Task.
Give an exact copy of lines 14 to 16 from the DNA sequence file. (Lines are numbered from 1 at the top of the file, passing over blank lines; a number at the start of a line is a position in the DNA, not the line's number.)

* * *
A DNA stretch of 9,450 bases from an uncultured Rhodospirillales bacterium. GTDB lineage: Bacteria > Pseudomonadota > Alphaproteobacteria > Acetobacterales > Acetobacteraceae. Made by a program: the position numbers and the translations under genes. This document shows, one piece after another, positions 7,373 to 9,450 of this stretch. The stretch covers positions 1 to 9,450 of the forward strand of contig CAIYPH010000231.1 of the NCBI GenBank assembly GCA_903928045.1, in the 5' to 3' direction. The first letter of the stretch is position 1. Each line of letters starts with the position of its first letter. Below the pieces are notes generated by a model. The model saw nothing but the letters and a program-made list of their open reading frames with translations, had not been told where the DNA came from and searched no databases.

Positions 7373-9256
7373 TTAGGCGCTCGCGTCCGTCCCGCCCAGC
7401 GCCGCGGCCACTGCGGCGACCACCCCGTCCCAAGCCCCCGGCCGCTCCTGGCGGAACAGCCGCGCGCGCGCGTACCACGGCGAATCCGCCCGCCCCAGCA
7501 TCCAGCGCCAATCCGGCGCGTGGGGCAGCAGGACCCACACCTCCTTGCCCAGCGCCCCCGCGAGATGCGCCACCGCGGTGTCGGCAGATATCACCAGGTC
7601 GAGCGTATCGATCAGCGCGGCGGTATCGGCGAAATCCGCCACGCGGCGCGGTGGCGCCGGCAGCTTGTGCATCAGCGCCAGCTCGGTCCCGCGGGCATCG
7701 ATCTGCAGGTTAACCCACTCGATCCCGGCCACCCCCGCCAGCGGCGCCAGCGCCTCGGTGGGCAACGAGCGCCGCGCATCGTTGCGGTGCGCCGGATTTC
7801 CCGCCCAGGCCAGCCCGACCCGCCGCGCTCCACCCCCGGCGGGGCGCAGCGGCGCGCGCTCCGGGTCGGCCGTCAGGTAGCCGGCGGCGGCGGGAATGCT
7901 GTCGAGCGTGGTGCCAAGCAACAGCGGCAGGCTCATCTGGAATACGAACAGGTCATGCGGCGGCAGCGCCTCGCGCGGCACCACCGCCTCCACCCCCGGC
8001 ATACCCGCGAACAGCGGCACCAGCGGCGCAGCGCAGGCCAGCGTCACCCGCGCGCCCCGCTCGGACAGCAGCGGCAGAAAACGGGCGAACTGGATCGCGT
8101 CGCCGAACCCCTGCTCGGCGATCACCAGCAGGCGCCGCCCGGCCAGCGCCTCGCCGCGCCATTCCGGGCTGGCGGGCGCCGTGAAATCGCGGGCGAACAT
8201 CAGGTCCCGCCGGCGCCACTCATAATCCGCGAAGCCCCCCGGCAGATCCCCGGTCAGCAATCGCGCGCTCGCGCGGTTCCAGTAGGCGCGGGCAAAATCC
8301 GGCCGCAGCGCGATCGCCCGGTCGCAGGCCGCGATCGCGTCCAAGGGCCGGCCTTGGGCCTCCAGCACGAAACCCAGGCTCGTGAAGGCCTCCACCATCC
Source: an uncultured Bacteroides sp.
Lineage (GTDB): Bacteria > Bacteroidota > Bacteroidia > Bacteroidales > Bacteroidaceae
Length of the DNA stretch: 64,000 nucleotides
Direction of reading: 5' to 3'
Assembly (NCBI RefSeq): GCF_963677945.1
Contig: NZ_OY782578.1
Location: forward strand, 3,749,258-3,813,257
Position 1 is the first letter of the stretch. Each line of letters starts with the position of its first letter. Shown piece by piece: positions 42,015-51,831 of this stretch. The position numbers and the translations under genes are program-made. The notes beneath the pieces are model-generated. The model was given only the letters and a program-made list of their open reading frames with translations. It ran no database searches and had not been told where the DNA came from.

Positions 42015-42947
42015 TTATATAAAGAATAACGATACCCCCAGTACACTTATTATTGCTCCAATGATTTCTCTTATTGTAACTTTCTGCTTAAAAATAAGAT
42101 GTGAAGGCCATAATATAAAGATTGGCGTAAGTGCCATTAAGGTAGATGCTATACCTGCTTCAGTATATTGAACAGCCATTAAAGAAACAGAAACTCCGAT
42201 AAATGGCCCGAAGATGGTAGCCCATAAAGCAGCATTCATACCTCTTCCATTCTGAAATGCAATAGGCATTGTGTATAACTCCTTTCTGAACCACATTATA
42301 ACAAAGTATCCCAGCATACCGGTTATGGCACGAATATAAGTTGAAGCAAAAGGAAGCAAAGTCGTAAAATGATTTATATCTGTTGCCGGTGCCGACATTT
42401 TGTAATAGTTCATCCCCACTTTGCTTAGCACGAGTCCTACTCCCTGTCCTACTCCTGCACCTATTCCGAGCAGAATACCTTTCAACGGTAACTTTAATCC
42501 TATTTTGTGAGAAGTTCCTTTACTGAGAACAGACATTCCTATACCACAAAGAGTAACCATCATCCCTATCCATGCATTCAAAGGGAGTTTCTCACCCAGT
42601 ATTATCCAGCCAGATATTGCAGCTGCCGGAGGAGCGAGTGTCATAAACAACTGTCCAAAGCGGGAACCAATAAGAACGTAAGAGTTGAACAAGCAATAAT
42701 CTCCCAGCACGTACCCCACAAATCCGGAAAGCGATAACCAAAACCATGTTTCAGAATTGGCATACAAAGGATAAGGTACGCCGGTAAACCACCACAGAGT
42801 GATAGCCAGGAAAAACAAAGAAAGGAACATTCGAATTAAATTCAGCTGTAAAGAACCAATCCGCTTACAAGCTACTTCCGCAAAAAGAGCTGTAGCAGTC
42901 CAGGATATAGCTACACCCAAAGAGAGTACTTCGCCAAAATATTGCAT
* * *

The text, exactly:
Source: an uncultured Bacteroides sp.
Lineage (GTDB): Bacteria > Bacteroidota > Bacteroidia > Bacteroidales > Bacteroidaceae
Length of the DNA stretch: 64,000 nucleotides